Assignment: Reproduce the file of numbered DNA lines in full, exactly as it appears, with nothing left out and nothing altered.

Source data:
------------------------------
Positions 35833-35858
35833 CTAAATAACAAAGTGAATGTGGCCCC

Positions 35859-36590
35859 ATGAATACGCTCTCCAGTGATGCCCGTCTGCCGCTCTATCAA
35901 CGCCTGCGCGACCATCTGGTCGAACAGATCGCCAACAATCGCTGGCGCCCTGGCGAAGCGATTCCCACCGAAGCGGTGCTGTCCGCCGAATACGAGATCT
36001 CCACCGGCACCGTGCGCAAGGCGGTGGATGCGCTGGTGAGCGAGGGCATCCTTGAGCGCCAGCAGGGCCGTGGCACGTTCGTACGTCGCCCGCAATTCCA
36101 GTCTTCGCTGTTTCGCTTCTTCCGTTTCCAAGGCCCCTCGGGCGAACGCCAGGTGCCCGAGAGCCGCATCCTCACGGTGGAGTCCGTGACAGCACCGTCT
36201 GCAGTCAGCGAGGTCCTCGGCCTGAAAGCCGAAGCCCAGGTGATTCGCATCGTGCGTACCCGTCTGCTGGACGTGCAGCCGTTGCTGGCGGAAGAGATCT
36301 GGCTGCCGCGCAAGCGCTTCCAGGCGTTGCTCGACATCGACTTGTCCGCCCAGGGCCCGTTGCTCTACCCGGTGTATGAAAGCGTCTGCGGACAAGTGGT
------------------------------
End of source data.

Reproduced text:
Positions 35833-35858
35833 CTAAATAACAAAGTGAATGTGGCCCC

Positions 35859-36590
35859 ATGAATACGCTCTCCAGTGATGCCCGTCTGCCGCTCTATCAA
35901 CGCCTGCGCGACCATCTGGTCGAACAGATCGCCAACAATCGCTGGCGCCCTGGCGAAGCGATTCCCACCGAAGCGGTGCTGTCCGCCGAATACGAGATCT
36001 CCACCGGCACCGTGCGCAAGGCGGTGGATGCGCTGGTGAGCGAGGGCATCCTTGAGCGCCAGCAGGGCCGTGGCACGTTCGTACGTCGCCCGCAATTCCA
36101 GTCTTCGCTGTTTCGCTTCTTCCGTTTCCAAGGCCCCTCGGGCGAACGCCAGGTGCCCGAGAGCCGCATCCTCACGGTGGAGTCCGTGACAGCACCGTCT
36201 GCAGTCAGCGAGGTCCTCGGCCTGAAAGCCGAAGCCCAGGTGATTCGCATCGTGCGTACCCGTCTGCTGGACGTGCAGCCGTTGCTGGCGGAAGAGATCT
36301 GGCTGCCGCGCAAGCGCTTCCAGGCGTTGCTCGACATCGACTTGTCCGCCCAGGGCCCGTTGCTCTACCCGGTGTATGAAAGCGTCTGCGGACAAGTGGT